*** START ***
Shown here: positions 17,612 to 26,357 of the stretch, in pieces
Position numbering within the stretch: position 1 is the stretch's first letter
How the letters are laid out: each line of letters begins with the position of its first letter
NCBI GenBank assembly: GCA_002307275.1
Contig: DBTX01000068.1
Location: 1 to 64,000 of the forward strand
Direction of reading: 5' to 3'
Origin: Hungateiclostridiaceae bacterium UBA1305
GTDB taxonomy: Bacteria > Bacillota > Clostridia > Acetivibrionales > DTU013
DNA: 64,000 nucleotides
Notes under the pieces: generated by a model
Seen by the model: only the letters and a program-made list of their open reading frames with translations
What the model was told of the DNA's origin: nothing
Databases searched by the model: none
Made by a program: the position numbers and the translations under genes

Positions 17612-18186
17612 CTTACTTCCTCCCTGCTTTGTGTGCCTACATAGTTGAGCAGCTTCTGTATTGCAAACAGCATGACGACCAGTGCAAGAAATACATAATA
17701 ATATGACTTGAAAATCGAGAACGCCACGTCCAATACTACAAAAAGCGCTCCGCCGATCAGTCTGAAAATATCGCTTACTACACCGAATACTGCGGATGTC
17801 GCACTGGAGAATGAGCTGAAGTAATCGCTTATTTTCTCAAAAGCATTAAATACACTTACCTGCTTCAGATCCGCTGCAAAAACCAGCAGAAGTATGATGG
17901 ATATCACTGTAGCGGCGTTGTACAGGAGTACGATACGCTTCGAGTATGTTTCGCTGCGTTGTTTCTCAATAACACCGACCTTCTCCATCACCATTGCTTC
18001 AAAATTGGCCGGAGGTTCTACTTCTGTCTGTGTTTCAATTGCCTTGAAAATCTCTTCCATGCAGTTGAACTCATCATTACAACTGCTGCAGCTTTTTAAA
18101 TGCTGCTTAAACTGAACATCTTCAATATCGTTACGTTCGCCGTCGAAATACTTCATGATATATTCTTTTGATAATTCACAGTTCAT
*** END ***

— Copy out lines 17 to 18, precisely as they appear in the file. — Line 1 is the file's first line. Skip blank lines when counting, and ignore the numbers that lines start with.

17612 CTTACTTCCTCCCTGCTTTGTGTGCCTACATAGTTGAGCAGCTTCTGTATTGCAAACAGCATGACGACCAGTGCAAGAAATACATAATA
17701 ATATGACTTGAAAATCGAGAACGCCACGTCCAATACTACAAAAAGCGCTCCGCCGATCAGTCTGAAAATATCGCTTACTACACCGAATACTGCGGATGTC